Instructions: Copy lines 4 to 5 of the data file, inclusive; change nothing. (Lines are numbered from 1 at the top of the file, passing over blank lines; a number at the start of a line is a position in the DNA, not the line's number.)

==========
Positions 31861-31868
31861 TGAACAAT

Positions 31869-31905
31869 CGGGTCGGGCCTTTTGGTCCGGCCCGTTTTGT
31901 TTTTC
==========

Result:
31869 CGGGTCGGGCCTTTTGGTCCGGCCCGTTTTGT
31901 TTTTC